The United Nations (UN)’s special envoy to Myanmar has urged Bangladesh to drop plans for a hasty repatriation of hundreds of Rohingya Muslim refugees to their homeland, where they are still facing a “high risk of persecution.”
More than 700,000 Rohingya refugees have taken refuge in Bangladesh since last year, when Myanmar’s armed forces, backed by Buddhist extremist mobs, launched an intensified crackdown against the Muslim community in Myanmar’s Rakhine State.
Thousands of Rohingya Muslims have been killed, and those who have survived by fleeing to Bangladesh are now living in severely-overcrowded camps in southeast Bangladesh’s Cox’s Bazar district.
Myanmar and Bangladesh first reached an agreement last year to begin the repatriation of the refugees, but the process has been delayed. Officials from both countries met earlier this week and announced they would start the process with 2,000 returnees in mid-November.
UN Special Rapporteur Yanghee Lee said on Tuesday that she had not seen any evidence of the government of Myanmar creating conditions conducive to the return of the Rohingya.
She said in a statement that the government in Naypyidaw had “failed to provide guarantees they (the Rohingya) would not suffer the same persecution and horrific violence all over again.”
Lee also said that according to credible information from the refugees in Bangladesh, the Muslims “are in deep fear of their names being on the list to be repatriated, causing distress and anguish.”
Thousands of Rohingya Muslims were killed, injured, arbitrarily arrested, or raped by Myanmarese soldiers and Buddhist mobs mainly between November 2016 and August 2017.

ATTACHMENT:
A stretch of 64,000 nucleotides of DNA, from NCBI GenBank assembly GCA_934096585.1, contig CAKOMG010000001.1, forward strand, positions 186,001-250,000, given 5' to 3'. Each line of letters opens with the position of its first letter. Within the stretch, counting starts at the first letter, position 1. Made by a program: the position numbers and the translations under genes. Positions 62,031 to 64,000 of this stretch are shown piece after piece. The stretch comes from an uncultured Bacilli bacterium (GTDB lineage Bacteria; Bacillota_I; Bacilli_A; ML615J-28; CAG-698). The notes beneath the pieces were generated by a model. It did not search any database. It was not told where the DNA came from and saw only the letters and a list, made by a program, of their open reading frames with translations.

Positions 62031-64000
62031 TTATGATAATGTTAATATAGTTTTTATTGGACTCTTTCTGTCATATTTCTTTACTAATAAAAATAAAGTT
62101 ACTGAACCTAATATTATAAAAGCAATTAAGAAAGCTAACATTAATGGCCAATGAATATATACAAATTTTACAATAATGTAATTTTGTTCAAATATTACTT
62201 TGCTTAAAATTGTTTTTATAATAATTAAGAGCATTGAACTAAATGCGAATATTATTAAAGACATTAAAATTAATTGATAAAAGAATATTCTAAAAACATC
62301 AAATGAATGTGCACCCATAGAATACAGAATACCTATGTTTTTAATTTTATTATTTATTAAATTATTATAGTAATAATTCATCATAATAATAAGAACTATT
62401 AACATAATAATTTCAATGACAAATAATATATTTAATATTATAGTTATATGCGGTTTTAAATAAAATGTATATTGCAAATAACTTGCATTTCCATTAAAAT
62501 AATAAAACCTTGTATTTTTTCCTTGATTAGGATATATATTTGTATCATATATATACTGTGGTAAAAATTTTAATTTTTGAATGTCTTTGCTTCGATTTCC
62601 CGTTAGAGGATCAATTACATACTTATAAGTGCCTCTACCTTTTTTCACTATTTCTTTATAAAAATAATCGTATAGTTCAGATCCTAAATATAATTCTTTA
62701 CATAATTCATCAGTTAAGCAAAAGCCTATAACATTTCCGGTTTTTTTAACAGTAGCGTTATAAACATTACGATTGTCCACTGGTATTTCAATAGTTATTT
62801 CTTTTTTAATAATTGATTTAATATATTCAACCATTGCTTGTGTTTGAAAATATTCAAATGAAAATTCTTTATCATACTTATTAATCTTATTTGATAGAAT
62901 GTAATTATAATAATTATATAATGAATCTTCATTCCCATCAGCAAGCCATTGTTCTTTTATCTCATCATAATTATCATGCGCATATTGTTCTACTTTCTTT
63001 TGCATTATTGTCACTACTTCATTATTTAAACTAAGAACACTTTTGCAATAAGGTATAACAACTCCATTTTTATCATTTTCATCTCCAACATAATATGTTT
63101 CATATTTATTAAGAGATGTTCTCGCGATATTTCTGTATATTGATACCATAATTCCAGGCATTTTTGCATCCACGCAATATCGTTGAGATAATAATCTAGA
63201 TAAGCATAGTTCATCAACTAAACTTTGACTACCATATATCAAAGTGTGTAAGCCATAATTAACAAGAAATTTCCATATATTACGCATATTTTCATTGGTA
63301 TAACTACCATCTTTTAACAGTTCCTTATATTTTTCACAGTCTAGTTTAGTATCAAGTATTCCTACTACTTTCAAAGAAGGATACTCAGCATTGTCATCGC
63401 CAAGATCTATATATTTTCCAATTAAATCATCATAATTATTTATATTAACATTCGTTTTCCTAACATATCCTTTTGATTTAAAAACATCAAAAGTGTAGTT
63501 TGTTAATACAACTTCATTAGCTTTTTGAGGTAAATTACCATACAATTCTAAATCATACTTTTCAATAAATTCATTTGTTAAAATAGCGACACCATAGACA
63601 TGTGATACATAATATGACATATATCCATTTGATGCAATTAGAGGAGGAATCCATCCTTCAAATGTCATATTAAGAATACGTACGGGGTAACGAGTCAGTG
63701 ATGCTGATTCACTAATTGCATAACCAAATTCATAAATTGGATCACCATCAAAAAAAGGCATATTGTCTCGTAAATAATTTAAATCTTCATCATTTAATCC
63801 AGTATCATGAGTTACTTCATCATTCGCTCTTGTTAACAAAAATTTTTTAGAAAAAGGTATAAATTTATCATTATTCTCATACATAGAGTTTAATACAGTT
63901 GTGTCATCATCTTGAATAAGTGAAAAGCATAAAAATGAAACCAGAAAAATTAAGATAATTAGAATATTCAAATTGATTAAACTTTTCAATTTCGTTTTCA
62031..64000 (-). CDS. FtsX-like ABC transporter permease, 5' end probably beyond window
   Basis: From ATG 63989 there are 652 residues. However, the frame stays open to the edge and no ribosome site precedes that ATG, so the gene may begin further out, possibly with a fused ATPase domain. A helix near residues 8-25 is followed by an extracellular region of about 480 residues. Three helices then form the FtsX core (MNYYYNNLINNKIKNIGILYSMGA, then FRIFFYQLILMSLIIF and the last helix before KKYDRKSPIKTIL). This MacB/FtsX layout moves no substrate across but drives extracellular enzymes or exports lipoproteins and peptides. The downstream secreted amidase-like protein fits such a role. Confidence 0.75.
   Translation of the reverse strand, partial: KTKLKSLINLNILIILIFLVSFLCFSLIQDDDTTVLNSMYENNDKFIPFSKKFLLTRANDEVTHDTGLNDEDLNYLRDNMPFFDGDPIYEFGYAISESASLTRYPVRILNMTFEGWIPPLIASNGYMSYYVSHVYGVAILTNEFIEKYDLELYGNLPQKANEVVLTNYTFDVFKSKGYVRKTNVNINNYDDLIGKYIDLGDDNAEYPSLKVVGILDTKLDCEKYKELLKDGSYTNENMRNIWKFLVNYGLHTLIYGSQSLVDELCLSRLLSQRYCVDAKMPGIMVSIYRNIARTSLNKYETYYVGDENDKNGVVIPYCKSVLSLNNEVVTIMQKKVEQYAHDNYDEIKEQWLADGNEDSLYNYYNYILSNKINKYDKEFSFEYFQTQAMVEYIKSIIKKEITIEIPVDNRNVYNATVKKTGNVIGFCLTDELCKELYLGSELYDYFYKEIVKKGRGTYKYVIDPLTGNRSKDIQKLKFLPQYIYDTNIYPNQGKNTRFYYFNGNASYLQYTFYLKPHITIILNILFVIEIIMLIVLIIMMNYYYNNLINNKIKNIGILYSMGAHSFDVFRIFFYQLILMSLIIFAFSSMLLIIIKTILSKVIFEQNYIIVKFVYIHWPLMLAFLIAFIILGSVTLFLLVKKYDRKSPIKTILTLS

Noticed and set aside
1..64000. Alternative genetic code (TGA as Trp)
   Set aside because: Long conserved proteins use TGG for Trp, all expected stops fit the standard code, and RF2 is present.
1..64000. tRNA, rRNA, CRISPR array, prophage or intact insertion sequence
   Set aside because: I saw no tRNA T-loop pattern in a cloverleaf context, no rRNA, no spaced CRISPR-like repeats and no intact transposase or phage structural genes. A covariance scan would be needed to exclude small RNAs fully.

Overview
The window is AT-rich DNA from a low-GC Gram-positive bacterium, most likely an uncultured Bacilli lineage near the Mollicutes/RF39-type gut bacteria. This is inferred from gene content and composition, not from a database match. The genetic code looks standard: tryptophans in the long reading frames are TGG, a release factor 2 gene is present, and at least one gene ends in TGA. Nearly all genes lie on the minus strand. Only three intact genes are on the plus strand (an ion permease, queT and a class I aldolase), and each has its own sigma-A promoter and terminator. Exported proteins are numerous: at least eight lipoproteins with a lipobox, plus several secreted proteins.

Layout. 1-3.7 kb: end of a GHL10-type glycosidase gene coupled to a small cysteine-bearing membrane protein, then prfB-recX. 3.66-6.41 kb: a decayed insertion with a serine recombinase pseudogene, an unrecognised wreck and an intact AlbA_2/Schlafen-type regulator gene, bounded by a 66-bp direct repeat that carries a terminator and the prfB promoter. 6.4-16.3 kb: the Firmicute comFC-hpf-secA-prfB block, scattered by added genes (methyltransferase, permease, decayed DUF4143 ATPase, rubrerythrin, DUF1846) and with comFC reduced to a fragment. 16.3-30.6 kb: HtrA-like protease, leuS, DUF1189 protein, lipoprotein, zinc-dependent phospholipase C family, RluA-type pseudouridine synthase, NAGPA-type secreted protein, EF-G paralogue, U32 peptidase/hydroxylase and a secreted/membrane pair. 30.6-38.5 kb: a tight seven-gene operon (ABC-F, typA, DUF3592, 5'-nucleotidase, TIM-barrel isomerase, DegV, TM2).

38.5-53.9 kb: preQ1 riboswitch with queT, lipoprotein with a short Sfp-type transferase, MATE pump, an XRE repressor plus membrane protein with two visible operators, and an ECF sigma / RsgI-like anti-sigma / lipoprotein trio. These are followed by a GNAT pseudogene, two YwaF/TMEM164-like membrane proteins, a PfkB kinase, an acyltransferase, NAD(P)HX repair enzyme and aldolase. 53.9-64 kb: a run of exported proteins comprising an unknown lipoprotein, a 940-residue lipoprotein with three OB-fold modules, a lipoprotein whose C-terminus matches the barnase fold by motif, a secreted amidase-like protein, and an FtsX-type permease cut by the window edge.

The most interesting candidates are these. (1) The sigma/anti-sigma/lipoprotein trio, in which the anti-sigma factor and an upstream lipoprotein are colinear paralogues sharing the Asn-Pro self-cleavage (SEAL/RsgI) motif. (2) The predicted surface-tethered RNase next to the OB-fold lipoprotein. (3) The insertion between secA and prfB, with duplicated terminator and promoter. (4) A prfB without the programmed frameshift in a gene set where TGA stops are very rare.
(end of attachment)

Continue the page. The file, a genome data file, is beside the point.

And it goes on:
The UN has concluded that the atrocities constitute genocide.
Myanmar, however, has blatantly denied the violence. However, massive evidence has been collected by international observers, medics, and journalists.
In an interview with Press TV on Wednesday, international human rights lawyer Edward Corrigan also confirmed concerns over an “ongoing persecution” of the minority community, saying that, “It would be very dangerous for the Rohingya Muslims to return to Myanmar.”
Corrigan said that even if a return did take place, there would be other unresolved matters.
The repatriation of the Rohingya refugees to Myanmar, he said, is “only a partial solution because you still need to deal with the whole issue of citizenship and whether the Myanmar Muslims are entitled to Burma citizenship.”
Corrigan was referring to Myanmar’s refusal to grant citizenship to the Muslim community, who has lived in the country for generations. They are branded illegal immigrants from Bangladesh, which likewise denies them citizenship.
“Even though they have lived there for hundreds of years, the government is refusing to acknowledge that,” he said. “Myanmar Muslims are essentially stateless and this is what is at the core of their vulnerability.”
Chris Melzer, the UN Refugee Agency’s (UNHCR) senior external officer based in Cox’s Bazar, has also warned “against imposing any timetable or target figures for repatriation in respect of the voluntary nature and sustainability of return.”